Being a Purple Heart holder wounded five times in combat, I didn’t feel that it was appropriate for anyone in a non- combat situation to be handed a medal that we in combat were wounded or died for. It was my opinion that it diminished the medal by using it as an all-purpose medal to cover every thing, ergo my idea.
    I spent four years trying to get the medal implemented. With the help of then Congressman Floyd Spence of South Carolina who has since passed, he submitted the idea in two bills. The first was shot down without any consideration.
    I had the support of just about every military organization in the country. The VFW, DAV, Marine Corps League and Military Order of the Purple Heart to name a few as well as numerous senators and congressman who unanimously passed the idea in the second bill to be passed on to then President Clinton who signed it and sent it to the DOD for a so called, “study.”
    I designed the medal like the Purple Heart. It had a white stone vs. the purple and had a dove carrying an olive branch in place of the bust of George Washington. The ribbon was white with a thin red and blue line to represent the United States flag.
    The whole idea was to keep the Purple Heart sacred and use the Peace Heart to cover any injuries or deaths that occurred while serving our country. It the person that died fell off a ship on the way to a combat zone, which happened, then the family would have something to honor them. At the time there were numerous accidental deaths and no medal to honor the sacrifices made.
    After four long years of collecting support and fighting the system to get the medal implemented the DOD shot it down stating that they had enough medals to cover every situation. Of course this was a lie. I designed one because they didn’t have one. Now the government in their infinite wisdom has changed the names defining a terrorist attack to deny the families and injured the honors they deserve. It’s insulting to know that our fighting men and woman could have had a medal to honor their sacrifices and don’t because of bureaucrats who could care less.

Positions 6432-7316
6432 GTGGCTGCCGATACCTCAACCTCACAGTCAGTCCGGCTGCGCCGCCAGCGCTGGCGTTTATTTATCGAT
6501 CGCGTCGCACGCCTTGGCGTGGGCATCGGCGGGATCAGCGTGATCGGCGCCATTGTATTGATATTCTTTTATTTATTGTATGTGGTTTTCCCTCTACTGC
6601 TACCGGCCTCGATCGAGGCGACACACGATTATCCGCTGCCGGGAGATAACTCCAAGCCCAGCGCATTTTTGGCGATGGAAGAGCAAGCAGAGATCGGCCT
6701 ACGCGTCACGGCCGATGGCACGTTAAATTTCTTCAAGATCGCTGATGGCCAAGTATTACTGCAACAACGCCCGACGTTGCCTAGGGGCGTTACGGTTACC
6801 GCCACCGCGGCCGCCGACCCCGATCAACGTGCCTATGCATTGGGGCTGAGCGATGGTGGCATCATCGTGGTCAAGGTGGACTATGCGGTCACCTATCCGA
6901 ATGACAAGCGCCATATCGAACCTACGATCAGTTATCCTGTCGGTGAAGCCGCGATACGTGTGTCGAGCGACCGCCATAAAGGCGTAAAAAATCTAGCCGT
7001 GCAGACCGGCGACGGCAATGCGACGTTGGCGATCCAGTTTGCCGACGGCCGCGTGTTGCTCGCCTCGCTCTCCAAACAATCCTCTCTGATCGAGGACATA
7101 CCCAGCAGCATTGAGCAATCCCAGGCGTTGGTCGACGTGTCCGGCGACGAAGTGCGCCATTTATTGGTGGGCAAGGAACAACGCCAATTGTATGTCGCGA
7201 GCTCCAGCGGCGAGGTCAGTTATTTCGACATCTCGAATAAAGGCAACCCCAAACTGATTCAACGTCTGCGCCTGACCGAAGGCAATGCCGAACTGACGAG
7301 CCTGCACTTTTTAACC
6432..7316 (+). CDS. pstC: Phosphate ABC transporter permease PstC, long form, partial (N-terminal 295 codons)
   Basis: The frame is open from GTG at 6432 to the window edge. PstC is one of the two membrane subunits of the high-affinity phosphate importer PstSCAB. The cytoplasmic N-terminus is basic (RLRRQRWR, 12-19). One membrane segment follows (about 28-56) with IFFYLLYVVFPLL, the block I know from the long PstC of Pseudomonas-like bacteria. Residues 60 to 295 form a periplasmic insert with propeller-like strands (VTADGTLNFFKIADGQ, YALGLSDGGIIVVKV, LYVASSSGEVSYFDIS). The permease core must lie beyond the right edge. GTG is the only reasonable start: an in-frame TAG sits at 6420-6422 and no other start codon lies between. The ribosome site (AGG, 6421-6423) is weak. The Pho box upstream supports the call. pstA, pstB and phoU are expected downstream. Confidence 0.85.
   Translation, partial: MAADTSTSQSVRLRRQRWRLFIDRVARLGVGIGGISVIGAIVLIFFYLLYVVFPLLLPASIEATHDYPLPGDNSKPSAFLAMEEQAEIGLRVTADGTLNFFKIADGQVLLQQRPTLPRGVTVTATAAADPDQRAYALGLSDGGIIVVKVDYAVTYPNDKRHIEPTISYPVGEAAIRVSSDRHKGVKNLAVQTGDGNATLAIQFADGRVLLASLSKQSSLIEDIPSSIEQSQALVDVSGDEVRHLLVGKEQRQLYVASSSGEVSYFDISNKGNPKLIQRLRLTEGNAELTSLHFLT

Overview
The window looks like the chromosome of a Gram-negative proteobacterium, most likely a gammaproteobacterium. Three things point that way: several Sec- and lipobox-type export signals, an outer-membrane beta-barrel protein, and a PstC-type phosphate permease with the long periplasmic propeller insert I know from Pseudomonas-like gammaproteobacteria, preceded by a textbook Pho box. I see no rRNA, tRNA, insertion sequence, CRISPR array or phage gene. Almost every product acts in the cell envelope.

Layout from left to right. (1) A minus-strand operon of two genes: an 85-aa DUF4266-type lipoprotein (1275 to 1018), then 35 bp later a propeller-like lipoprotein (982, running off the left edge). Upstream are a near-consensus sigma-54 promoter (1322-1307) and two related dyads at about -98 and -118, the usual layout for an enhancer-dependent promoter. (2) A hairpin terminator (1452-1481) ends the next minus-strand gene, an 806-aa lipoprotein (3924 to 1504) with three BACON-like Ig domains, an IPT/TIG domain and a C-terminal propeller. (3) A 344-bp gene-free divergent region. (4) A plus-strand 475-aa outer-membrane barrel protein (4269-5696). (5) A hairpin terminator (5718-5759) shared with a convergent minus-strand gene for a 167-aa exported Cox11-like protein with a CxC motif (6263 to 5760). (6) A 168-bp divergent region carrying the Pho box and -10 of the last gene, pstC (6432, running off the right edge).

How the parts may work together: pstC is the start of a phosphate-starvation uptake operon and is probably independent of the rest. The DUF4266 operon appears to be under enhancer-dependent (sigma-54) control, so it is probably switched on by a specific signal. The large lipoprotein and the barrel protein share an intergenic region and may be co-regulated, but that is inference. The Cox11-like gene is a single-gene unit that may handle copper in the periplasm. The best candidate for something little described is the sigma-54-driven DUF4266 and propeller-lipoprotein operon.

Former Cpl. USMC 66-69
    100% total permanently disabled
    Marine Vietnam veteran
    Gregory J. Topliff
    395 Glenwood Dr.
    Warrenville, SC 29851

  3. damadtech says:

    When I was active duty, had I made certain statements questioning loyalty, heritage, etc. against my commander or anyone above me in the chain of command, much less the Commander In Chief, I’d have been strung up in a flash. However, daily I see active duty personnel in uniform on social websites, blog pages, etc aligning themselves with groups that malign the POTUS and call for armed rebellion, make disparaging remarks about his race, etc. and yet it seems to go totally unnoticed by the Armed Services at all levels. You address this trust that must be earned and re-earned but how is that possible when military members act in such a manner? It really galls me to see the retired generals and commanders blatantly calling the POTUS into question over decisions above their pay grade and using their previous senior rank in the military to justify their political position and supposed qualifications for disputing his decisions. Most should qualify as insubordination at the very least. There are numerous articles in the UCMJ that cover these incredulous actions, yet I never see mention of anyone being brought up on charges anywhere I search. If nothing else, Article 134 pretty much covers this rather well…… Lest we forget:


    Though not specifically mentioned in this chapter, all disorders and neglects to the
    prejudice of good order and discipline in the armed forces, all conduct of a nature to bring discredit upon the armed forces, and crimes and offenses not capital, of which persons subject to this chapter may be guilty, shall be taken cognizance of by a general, special or summary court-martial, according to the nature and degree of the offense, and shall be punished at the discretion of that court.

    I think it’s about time someone calls an end to this unacceptable behavior by military personnel. If they can’t or refuse to follow military protocol and standards of conduct, they should be discharged through whatever means are necessary. When members sign the dotted line, they make a conscious decision to abide by military rules and laws…… let’s hold their feet to the fire!